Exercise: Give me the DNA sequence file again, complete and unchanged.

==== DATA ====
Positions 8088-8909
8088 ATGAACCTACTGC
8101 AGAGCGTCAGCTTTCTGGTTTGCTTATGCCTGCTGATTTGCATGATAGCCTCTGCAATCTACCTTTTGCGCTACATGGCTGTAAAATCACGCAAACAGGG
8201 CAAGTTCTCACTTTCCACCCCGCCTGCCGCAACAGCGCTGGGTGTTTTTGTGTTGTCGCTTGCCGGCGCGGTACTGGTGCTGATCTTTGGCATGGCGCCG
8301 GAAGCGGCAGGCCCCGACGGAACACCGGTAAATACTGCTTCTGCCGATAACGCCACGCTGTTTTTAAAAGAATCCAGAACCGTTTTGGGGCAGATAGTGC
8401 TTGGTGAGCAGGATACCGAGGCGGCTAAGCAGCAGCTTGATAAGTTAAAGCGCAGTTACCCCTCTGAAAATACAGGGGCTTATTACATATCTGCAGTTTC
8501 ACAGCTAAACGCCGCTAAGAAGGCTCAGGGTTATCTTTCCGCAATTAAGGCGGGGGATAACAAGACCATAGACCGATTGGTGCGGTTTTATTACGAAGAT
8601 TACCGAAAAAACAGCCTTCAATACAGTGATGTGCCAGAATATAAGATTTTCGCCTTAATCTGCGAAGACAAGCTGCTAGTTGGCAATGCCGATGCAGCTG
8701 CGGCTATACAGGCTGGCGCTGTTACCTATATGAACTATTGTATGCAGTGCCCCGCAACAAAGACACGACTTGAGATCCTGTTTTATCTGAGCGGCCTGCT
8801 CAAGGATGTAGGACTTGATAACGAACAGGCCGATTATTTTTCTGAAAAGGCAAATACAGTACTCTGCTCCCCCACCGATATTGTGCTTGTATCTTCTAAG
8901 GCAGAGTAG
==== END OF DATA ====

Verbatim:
Positions 8088-8909
8088 ATGAACCTACTGC
8101 AGAGCGTCAGCTTTCTGGTTTGCTTATGCCTGCTGATTTGCATGATAGCCTCTGCAATCTACCTTTTGCGCTACATGGCTGTAAAATCACGCAAACAGGG
8201 CAAGTTCTCACTTTCCACCCCGCCTGCCGCAACAGCGCTGGGTGTTTTTGTGTTGTCGCTTGCCGGCGCGGTACTGGTGCTGATCTTTGGCATGGCGCCG
8301 GAAGCGGCAGGCCCCGACGGAACACCGGTAAATACTGCTTCTGCCGATAACGCCACGCTGTTTTTAAAAGAATCCAGAACCGTTTTGGGGCAGATAGTGC
8401 TTGGTGAGCAGGATACCGAGGCGGCTAAGCAGCAGCTTGATAAGTTAAAGCGCAGTTACCCCTCTGAAAATACAGGGGCTTATTACATATCTGCAGTTTC
8501 ACAGCTAAACGCCGCTAAGAAGGCTCAGGGTTATCTTTCCGCAATTAAGGCGGGGGATAACAAGACCATAGACCGATTGGTGCGGTTTTATTACGAAGAT
8601 TACCGAAAAAACAGCCTTCAATACAGTGATGTGCCAGAATATAAGATTTTCGCCTTAATCTGCGAAGACAAGCTGCTAGTTGGCAATGCCGATGCAGCTG
8701 CGGCTATACAGGCTGGCGCTGTTACCTATATGAACTATTGTATGCAGTGCCCCGCAACAAAGACACGACTTGAGATCCTGTTTTATCTGAGCGGCCTGCT
8801 CAAGGATGTAGGACTTGATAACGAACAGGCCGATTATTTTTCTGAAAAGGCAAATACAGTACTCTGCTCCCCCACCGATATTGTGCTTGTATCTTCTAAG
8901 GCAGAGTAG